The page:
Forests Ontario 2018 – Community Tree Plant – Windsor
Gina Pannunzio, Paul Giroux and Ian Naisbitt
“Cinco de Mayo!”
On Saturday, 5 May, the Windsor-Essex community celebrated the “Community Tree Plant” event with Forests Ontario. Essex County Nature was invited to participate by Paul Giroux, City of Windsor Forester. This also marked the end of Arbor Week, so we concluded that celebration by giving ourselves a nickname, “The Closers!”
Along with Forests Ontario, Essex Region Conservation Authority and the City of Windsor, the partnership included: TD Friends of the Environment Foundation, Ontario Wood, Thomson Emergency and Enbridge.
This is the sixth consecutive year our group has supported the Forests Ontario initiative; the Tranby Park location has been planted the past 2 last years and we returned this year to further expand the “swamp” woodland in the park. The Little River Enhancement Group will include the trees planted today, 134, in our watershed total of 41869.
Mother Nature provided the perfect planting day: Mr. Golden Sun was shining brilliantly all morning, the UV Index was 6 or high, temps started at 15 C at 9 a.m. and rose to 23 C by noon. There was a brisk breeze of 20 km/ h, gusting to 35 km/ h, enough to keep us cool.
Over 30 hardy community volunteers (children, parents and elders) participated by digging holes; planting and mulching the trees, followed by a tree wrap for protection! Volunteers worked from 10 a.m. to 12:30 p.m. Two of the young families filled up the morning by planting trees, enjoying the playground equipment and having lunch at the picnic tables. Another family requested a permanent marker to print the name of a deceased family member on the tree wrap as a memorial. One young lad was very excited to see a Gartersnake. He proceeded to try and catch the slithering creature, but it was much too fast for his hands. The reptile sought refuge in a clump of grass at the base of a tree and vanished.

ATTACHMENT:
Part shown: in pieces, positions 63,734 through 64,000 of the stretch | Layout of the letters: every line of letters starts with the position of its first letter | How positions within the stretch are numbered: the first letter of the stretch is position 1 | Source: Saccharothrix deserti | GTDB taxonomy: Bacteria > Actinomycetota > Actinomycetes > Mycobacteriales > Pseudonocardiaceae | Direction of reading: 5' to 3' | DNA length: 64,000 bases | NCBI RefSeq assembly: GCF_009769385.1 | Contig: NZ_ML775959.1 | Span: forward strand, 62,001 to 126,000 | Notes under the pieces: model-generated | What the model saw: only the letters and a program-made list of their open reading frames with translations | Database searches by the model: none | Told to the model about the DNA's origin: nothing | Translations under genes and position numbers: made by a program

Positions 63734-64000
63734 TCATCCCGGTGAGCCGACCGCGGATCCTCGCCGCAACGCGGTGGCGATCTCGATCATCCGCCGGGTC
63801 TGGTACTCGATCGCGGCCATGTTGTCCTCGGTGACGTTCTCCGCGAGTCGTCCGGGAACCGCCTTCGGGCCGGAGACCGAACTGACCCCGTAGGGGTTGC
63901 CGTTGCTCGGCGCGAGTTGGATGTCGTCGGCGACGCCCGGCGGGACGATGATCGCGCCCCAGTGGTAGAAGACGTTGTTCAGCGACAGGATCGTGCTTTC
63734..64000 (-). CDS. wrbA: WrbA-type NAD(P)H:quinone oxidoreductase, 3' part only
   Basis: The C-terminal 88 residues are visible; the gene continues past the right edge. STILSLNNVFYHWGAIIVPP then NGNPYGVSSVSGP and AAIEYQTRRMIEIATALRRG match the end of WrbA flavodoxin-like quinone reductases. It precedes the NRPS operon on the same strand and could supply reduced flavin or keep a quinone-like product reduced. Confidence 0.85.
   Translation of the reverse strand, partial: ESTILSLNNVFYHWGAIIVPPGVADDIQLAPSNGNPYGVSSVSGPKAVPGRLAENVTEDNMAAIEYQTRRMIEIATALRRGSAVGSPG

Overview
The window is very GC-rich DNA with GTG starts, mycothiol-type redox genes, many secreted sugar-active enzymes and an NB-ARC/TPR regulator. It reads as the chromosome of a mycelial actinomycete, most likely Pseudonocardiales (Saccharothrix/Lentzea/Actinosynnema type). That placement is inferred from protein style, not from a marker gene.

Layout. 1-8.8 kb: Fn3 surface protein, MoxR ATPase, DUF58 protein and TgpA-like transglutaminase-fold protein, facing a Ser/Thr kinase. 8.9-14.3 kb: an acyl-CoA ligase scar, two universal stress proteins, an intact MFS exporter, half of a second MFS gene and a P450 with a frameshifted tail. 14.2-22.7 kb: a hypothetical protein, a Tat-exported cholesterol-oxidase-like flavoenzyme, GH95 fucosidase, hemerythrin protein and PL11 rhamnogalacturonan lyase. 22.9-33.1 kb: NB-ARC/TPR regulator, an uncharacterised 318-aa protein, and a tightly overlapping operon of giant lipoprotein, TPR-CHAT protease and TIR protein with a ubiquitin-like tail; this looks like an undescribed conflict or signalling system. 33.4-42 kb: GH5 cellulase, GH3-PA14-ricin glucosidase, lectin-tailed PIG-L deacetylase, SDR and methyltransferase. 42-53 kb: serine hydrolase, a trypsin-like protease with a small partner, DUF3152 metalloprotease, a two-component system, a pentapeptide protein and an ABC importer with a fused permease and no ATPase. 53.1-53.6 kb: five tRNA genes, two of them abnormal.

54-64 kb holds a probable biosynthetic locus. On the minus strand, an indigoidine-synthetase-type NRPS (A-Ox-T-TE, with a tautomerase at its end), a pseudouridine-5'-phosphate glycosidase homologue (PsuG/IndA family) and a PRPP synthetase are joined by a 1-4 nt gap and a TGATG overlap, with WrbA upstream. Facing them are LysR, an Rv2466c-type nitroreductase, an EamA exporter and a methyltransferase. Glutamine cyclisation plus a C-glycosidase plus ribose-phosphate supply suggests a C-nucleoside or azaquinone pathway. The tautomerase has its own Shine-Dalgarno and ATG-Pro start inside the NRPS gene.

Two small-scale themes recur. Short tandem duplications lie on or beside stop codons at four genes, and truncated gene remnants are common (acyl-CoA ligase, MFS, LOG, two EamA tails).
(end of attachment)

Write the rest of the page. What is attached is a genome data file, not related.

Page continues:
The species of trees that we planted included: Burr Oak, Swamp White Oak, Pin Oak, Red Oak, Freeman’s Maple and American Sycamore. These species of trees are happy to have wet feet/ roots; that’s a good thing, because the holes we dug filled in with water quickly! Spring time in Windsor – Essex is notorious for soakers in natural areas. Some unfortunates forgot to wear wellies.
The final site inspection was completed by a natural overseer, a Red-tailed Hawk soared with the wind and circled the site; we believe the supervisor approved of the woodland expansion.
A big “Thank You” to the Boy Scout group that participated today, great volunteers!
Also, today was The Cornell Laboratory’s eBird “Global Big Day.” In the future, you can participate by watching for birds on 5 May: You don’t need to be a bird expert, or go out all day long. Even 10 minutes in your backyard will help. Global Big Day runs from midnight to midnight in your local time zone. You can report birds from anywhere in the world. Go to: http://ebird.org for more information.
“We abuse land because we regard it as a commodity belonging to us. When we see land as a community to which we belong, we may begin to use it with love and respect.” ~ALDO LEOPOLD